An unexpected train ride for Sky

01 July 2018


When Lisa Brady discovered that her 2-year-old Siberian Husky, Sky, had escaped from her garden in Whitham, Essexn, she was beside herself with worry. As well as scouring the vicinity, she posted on her local Neighbourhood Watch Facebook Page which resulted in neighbours joining in the search. The last thing she expected was a phone call from the British Transport Police to say that Sky had been taken to a vets 15 miles away in Colchester, Essex.

It transpired that Sky had made her way onto the railway line just outside Whitham and was hit by a train which was pulling out of the station. The driver stopped the train and managed to catch Sky who was mobile but very distressed. He then took her onto the train and continued his journey to Colchester, contacting the British Transport Police to alert them to the situation.

On arrival at Colchester station, a pet ambulance was waiting for them and Sky was taken immediately to Colne Valley Veterinary Surgery. They assessed her condition and, because she had clearly sustained severe head injuries, they referred her to us for specialist treatment.

She was assessed by our Neurology and Soft Tissue Surgery Teams and given a whole body CT scan. This showed that the cheekbone and lower jawbone were fractured, with bone protruding through the skin and prone to infection. Also, the skin on the right hand side of Sky’s face, from the edge of her lip to her neck, including the ear, had been torn away from the underlying tissue.

Her wounds were cleaned, covered with moistened swabs and bandaged. This process was then repeated for 7 days, with the swabs being replaced and the dressings changed every day.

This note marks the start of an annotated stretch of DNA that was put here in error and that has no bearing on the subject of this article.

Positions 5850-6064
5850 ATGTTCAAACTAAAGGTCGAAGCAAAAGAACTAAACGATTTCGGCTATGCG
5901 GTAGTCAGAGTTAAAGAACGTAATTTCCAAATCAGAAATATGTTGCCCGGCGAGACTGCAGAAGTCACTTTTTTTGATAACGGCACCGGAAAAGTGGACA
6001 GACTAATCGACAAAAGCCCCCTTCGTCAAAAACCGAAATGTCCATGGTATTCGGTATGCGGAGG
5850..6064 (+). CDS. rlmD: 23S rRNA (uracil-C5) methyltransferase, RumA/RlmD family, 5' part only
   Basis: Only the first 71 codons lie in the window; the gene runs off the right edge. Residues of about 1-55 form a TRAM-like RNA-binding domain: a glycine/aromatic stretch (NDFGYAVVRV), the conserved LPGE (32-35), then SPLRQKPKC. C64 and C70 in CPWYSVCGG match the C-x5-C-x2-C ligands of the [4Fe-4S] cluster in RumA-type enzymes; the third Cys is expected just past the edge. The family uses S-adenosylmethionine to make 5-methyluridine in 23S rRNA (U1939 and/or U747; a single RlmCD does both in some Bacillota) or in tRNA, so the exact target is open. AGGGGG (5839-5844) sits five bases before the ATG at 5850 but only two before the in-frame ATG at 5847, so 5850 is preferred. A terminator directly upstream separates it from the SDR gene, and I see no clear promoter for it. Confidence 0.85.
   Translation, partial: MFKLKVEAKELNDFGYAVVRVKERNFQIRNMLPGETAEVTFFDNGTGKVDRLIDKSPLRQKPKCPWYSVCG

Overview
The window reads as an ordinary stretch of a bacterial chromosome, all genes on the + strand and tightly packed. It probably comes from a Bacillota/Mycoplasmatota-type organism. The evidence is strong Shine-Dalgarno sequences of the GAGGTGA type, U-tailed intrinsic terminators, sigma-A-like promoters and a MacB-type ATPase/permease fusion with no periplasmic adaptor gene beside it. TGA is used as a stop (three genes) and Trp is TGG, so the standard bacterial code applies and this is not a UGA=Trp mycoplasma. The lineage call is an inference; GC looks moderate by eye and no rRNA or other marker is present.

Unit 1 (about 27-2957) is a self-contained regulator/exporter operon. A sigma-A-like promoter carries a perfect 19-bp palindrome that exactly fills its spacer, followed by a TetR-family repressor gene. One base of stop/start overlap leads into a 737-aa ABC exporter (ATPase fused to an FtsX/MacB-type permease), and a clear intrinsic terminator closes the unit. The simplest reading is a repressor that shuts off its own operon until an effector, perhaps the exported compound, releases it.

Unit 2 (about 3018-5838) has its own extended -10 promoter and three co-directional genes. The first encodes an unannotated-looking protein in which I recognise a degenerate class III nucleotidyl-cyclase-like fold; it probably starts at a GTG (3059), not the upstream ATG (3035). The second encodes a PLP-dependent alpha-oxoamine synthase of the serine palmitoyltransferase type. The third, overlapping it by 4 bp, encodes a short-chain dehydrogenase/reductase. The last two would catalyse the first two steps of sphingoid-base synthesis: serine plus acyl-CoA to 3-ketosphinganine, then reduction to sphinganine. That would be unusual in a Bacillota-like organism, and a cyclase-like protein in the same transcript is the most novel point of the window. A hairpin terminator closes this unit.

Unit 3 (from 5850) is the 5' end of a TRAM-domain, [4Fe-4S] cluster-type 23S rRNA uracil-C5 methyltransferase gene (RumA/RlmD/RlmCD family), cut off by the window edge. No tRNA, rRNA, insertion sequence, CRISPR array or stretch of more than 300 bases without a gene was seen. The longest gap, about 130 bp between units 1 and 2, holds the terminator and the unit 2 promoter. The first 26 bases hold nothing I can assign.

On 13th June, Jackie Demetriou, Head of Soft Tissue Surgery, felt that Sky was fit for the required surgery. This necessitated removing the external ear canal before the skin could be sutured back into place.

Amazingly, just one week after the operation, with a feeding tube in place, she was allowed to go home and continue to recuperate under the care of her owner and primary care vet, although she returned to us for check-ups. However, on 26th June, her stitches and feeding tube were removed and she does not need any further appointments.

Her grateful owner has said they she will always be grateful for the care and expertise Sky received from our vets and nurses. She is now coming to terms with the costs which, between her primary care vet, the British Transport Police and DWR total around £10,000. However, many of her friends and those who are aware of Sky’s story have been willing to help and a JustGiving page ( has raised over £4,000 to contribute towards the costs.